Key Points:

It's World Aids Day today, and new research indicates the number of infections in New Zealand is still rising in both men and women.

The Aids Epidemiology Group looked at the prevalence of HIV using sexual health clinics throughout the country, and in the first half of this year 87 people, 69 men and 18 women, were newly diagnosed with HIV, bringing the total number of people infected to 2978.

HIV infection rates remain highest among gay men, but there is a concern that foreign prostitutes - hit by the economic downturn - could contribute to the spread of HIV as some start to offer unprotected sex to make up for the lower takings.

Sex-without-condom is commonly practised by sex workers in countries such as China, and the New Zealand Prostitutes Collective, a taxpayer-funded organisation providing education, says it will be stepping up efforts to inform foreign prostitutes that such acts are illegal in New Zealand.

A Chinese Government study released last week found that more than half of Beijing's 90,000 sex workers do not use condoms, despite sexual transmission having replaced drug use as the most common infection route for HIV there.

However, under the Prostitution Reform Act 2003, prostitutes in New Zealand and their clients who do not adopt safe sex practices, including not wearing condoms, can be fined up to $2000.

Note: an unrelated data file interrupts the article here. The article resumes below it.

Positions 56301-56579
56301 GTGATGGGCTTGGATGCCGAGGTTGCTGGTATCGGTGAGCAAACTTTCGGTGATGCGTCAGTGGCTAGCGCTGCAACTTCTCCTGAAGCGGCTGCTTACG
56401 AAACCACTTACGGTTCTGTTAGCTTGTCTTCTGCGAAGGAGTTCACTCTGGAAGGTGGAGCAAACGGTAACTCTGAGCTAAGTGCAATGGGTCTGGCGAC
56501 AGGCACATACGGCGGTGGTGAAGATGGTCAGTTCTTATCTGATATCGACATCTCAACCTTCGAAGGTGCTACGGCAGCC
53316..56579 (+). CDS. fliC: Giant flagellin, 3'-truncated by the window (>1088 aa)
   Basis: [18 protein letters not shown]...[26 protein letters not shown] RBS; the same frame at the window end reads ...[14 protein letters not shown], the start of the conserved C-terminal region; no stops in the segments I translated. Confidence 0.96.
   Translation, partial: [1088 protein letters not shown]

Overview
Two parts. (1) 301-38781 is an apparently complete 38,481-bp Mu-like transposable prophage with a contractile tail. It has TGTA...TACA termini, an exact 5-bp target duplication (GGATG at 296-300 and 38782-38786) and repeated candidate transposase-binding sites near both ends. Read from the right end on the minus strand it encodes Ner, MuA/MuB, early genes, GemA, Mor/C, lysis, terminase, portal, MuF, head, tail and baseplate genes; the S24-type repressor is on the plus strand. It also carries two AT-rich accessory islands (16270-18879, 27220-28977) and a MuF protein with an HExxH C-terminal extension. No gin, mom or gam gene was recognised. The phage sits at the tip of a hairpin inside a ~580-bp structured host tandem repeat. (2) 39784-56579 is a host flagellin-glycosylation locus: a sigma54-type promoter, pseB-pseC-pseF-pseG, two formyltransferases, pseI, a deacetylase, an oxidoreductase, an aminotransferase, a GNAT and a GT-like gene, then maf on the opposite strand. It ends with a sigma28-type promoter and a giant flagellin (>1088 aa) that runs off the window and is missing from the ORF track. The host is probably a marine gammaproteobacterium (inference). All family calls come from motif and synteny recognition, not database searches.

Asian prostitutes, who are mainly Chinese, make up a third of the 1700 sex workers in Auckland, according to the collective Many are sole operators working from suburban homes or apartments.

"I guess the problem is those who just come in the country for a short time, and then go off," said Annah Pickering, the collective's Auckland region manager.

Two clients of Chinese sex workers on the North Shore told the Herald that they had been offered unprotected sex for an extra $50 to $100 by the prostitutes.

Speaking on the condition of anonymity, one said: "She told me there are fewer customers now because of the hard economic times, and asked if I was keen to pay more for unprotected sex because she wanted to earn extra money to send back to China."

Ms Pickering said she knew a small number - about one in 12 prostitutes - practised unsafe sex, but she found it "hard to believe" that it was the sex workers who offered unprotected sex.

"It's always the men who make those sort of proposition, and they need to take the responsibility to stop," she said.

Ms Pickering said Chinese sex workers were in a vulnerable position because they came from a culture "where men are more dominant ", and do not feel empowered in dealing with their male clients' demands.

She said the collective would be stepping up its "peer education programme" and engaging Mandarin-speaking-volunteers to help "empower" these Chinese sex workers, including educating them on their rights and teaching them how to put on a condom using their mouths "without the client knowing".